European Commission steps up infringement procedures against Malta, Cyprus’ ‘golden visa’ schemes
, European Commission steps up infringement procedures against Malta, Cyprus’ ‘golden visa’ schemes

The European Commission has taken further steps in its infringement procedure against Malta’s ‘golden passports’ scheme, warning the country that Malta is failing to fulfil its obligations towards the EU treaties with its citizenship programme.

Last year, Malta phased out the controversial IIP scheme and replaced it with a new scheme which the government says focuses more on residency and can lead to citizenship.

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But the European Commission had launched infringement proceedings and asked Malta to provide a detailed explanation.

The government had replied to the EC last year, telling it that Malta would not cede on rights that fall under national competence.

The Parliamentary Secretary responsible for citizenship, Alex Muscat, said last week that the Commission was still analysing Malta’s reply.

The EC, however, has now decided to take further steps against Malta and Cyprus, which also operates a similar scheme.

The Commission said it considers that by establishing and operating investor citizenship schemes that offer citizenship in exchange for pre-determined payments and investments, these two Member States fail to fulfil their obligations under the principle of sincere cooperation and the definition of citizenship of the Union as laid down in the Treaties.

“While Cyprus and Malta remain responsible to decide who may become Cypriot and Maltese, the Court of Justice has made it clear on multiple occasions that rules on the acquisition of the nationality of a Member State must do so having ‘due regard to EU law’”.

The Commission launched these infringement procedures against Cyprus and Malta by sending letters of formal notice in October 2020. While Cyprus has repealed its scheme and stopped receiving new applications on 1 November 2020, it continues processing pending applications. Hence, the Commission decided to take the next step in the procedure against Cyprus by issuing a reasoned opinion.

The Commission considers that the concerns set out in the letter of formal notice were not addressed by Cyprus.

The Commission also decided to take further steps against Malta.

“While the previous investor citizenship scheme is no longer in force, Malta established a new scheme at the end of 2020. The Commission has decided today to issue an additional letter of formal notice to expand the concerns set out in the letter of formal notice to a new scheme operated by Malta.”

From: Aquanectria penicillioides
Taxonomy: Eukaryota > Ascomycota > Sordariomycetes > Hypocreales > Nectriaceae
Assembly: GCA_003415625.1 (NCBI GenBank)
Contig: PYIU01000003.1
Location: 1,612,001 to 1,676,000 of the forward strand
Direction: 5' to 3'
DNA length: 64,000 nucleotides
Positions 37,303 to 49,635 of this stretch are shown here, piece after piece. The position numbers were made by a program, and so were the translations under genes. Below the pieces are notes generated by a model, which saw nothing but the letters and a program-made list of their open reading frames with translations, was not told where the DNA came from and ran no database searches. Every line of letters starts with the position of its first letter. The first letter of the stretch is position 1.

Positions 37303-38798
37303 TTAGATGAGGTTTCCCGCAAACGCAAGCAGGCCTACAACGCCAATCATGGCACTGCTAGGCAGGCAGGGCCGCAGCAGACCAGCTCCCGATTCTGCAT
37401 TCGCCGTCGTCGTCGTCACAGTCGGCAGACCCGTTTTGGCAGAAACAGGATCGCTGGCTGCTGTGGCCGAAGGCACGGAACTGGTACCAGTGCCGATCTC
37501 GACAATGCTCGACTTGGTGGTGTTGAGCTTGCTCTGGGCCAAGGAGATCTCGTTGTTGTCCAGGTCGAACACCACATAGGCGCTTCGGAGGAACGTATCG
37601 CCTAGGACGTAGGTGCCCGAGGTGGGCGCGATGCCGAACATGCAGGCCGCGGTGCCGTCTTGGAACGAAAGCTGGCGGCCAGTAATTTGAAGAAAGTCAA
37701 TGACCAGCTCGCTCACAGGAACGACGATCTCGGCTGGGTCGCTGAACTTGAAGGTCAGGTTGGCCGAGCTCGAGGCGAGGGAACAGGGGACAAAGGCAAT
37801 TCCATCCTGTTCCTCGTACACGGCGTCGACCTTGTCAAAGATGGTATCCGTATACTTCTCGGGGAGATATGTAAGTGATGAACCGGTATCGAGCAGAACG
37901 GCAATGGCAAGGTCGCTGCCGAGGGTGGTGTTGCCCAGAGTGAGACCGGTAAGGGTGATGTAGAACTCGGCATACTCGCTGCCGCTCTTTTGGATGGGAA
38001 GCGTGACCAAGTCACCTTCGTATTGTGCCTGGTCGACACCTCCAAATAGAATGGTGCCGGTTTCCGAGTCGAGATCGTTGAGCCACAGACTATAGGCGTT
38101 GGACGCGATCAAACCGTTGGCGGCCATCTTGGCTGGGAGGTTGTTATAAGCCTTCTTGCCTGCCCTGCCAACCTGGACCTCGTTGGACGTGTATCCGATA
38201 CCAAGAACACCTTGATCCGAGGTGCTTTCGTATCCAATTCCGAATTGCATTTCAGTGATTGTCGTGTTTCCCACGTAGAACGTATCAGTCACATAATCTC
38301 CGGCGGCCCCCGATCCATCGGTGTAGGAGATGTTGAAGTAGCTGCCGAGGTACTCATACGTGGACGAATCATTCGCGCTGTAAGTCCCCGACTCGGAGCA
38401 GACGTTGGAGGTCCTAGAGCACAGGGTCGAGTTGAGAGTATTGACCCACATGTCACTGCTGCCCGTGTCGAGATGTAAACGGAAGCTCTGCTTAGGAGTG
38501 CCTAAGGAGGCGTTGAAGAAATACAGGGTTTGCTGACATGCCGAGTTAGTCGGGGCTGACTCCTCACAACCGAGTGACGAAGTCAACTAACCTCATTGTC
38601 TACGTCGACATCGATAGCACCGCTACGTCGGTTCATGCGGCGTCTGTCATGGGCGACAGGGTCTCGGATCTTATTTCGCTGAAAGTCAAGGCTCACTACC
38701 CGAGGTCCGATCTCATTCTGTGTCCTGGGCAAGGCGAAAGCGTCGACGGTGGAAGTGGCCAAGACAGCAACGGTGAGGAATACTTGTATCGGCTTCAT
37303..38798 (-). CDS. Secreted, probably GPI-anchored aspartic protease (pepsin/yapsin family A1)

Both Member States have now 2 months to take the necessary measures to address the Commission’s concerns. In case of Cyprus, if the reply is not satisfactory, the Commission may bring the matter before the Court of Justice. In case of Malta, if the reply is not satisfactory, the Commission may take next step and issue a reasoned opinion in this matter.

Commissioner for Justice, Didier Reynders noted that “By offering citizenship in exchange for pre-determined payments and investments, Malta fails to fulfil its obligations in the Treaties. Becoming the national of a Member State means becoming an EU citizen too. This link must not be forgotten. The new Maltese scheme, currently in place since late 2020, raises concerns in this respect. We expect the Maltese authorities to provide concrete explanations before we decide on the next step.”

 

Government reaction

In a statement, the Maltese government said it has noted the Additional Letter of Formal Notice but reiterated that “citizenship is a member state national competence and it should remain as such.”

It said that, nonetheless, it will analyse the contents of the correspondence received “and is willing to carry on partaking in constructive dialogue with the European Commission.” Observations will be communicated to the European Commission in due course, it said.

 

Residency programmes

Meanwhile, the Commission has also sent letters of formal notice to Malta, Lithuania and Slovenia for failing to correctly transpose EU rules on long-term residents.

The Directive defines the conditions under which non-EU nationals can obtain long-term resident status and defines their right to equal treatment to support their integration. Under the Directive, Member States grant long-term resident status to non-EU nationals legally and continuously residing within its territory for 5 years immediately prior to their application.

Under Maltese legislation, applicants for long-term residency must prove a certain knowledge of the Maltese language, while applicants for Maltese citizenship by naturalisation have the choice between providing evidence of their Maltese or English language skills. The additional language requirement for long-term residents does not comply with the principle of proportionality, the Commission said.

This additional letter of formal notice extends the scope of the initial infringement procedure opened on 2 July 2020.

Lithuania, Malta and Slovenia now have two months to respond to the arguments put forward by the Commission. In the absence of a satisfactory response, the Commission may decide to send a reasoned opinion in each case.

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